Opposite the point of entry and heading north is a ramp up. The main routelies to the right a short way up this [C1980-41-21]. This brings one to a steeply descending phreatic passage, BUS, with bridging climbs which are followed by lined traverses across two ramps. Care is required here as severe abrasion was noted on derigged ropes from these traverses, which had been in regular use as direct aid in 1980. The next ramp [C1980-41-25] has no immediately obvious way on at the other side and was descended using a ladder since it is far too muddy to use SRT safely. To the right via a small pitch [C1980-41-30] is the 1980 route down the Big Pitch. It has become unclear whether the route used in 1981 and subsequently is to the left on this first ramp - [C1980-41-31]. If so, two small pitches lead to the best hang.

Although there is no obvious way across the ramp which led to the Big Pitch, it can be followed upwards, and shortly a way on becomes apparent, heading north along the strike, and ascending slightly. This shortly intersects another large ramp. The way across this continues as Alice im Wunderland, whilst descending it to the right is the 1981 route to the Big Pitch. After 30m, the ramp splits. To the right seems to be the way used by CUCC, whilst to the left is somewhat narrower and the way used by Arge. Both ways drop into the same larger passage - to the right leads to a wide lip of the Big Pitch. Straight ahead from the left (Arge) passage leads in a narrower passage to the Big Pitch on its north side, here a 95m descent.

Left in the passage reached from either version of the ramp is an inlet passage explored by CUCC in 1984, ending in an aven below 1623/143.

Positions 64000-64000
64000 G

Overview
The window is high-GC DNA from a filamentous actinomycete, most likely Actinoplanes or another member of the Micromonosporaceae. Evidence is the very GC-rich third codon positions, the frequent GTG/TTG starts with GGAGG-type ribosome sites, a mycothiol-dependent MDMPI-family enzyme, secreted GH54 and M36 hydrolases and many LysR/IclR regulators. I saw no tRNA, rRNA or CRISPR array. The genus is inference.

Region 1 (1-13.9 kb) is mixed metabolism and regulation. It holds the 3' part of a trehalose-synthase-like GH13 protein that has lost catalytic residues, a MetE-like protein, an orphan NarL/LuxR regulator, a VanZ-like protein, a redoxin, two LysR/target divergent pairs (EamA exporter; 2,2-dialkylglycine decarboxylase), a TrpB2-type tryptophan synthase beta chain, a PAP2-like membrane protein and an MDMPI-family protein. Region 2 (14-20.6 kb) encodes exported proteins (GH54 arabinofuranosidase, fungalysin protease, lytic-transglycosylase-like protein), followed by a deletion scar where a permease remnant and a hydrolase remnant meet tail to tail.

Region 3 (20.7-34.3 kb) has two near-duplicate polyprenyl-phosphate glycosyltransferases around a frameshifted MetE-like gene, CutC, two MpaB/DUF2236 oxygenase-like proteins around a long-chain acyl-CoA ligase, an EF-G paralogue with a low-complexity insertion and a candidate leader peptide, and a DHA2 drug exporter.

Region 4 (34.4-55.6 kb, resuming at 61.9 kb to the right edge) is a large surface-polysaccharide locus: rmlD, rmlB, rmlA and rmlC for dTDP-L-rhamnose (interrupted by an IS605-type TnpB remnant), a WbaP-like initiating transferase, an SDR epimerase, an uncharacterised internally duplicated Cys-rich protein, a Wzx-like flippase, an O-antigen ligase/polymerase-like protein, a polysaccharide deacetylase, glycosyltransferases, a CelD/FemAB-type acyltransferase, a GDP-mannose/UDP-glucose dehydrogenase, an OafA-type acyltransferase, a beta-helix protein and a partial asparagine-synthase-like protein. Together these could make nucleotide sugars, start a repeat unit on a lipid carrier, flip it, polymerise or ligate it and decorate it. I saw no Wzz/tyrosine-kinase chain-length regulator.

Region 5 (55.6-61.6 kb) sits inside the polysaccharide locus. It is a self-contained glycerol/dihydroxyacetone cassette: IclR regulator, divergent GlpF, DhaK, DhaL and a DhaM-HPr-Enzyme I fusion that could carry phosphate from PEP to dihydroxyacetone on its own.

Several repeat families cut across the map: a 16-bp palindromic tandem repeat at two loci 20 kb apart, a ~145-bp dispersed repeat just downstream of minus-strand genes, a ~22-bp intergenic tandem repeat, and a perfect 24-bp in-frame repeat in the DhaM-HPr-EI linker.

The Big Pitch (1980)

The Big Pitch is 100m in a large elliptical shaft and wonderfully free and airy until a rebelay 25m from the bottom (1980 rigging). It lands in a rift with a small stream. An obvious route lies downstream, and can be followed in a sharp passage, Wet 'n' Wild, until the stream disappears into a hole [C1980-41-35]. Climbing up, a higher level can be followed for 90m, some of which is traversing above the canyon. The water is regained after a 9m pitch which is quickly succeeded by a 20m pitch. Narrow rift passages link this with a series of short (9, 5, 6, and 6m) pitches of which the last three have tight takeoffs. The last lands in a bigger space with a bouldery floor.

The Big Rift (1980-81)

A short climb up over boulders breaks out into a large dry rift The Big Rift (100m high and 5m wide). A 7m gully (which needs care owing to loose rock, though mainly small stuff) and 24m pitch are followed by a 6m pendulum to the head of a 13m pitch which reaches the floor. A boulder strewn scramble and 7m free climb down leads to a 16m pitch. 3m later is a 4m pitch from a big boulder, then 8m forward to a 10m pitch. This ends is a 6m traverse to a manky bolt for the next 17m pitch which reaches floor, again, and 8m along this is another 17m pitch. These last two are wet in clean washed limestone, with the roof lowering to 10m in places. Two short (2.5m) climbs down reached the 1980 limit [C1980-41-38] which proved to be another 17m pitch. This drops into Junction Chamber to join the route from Schnellzughöhle. The whole of the Big Rift becomes serious in the event of a flood.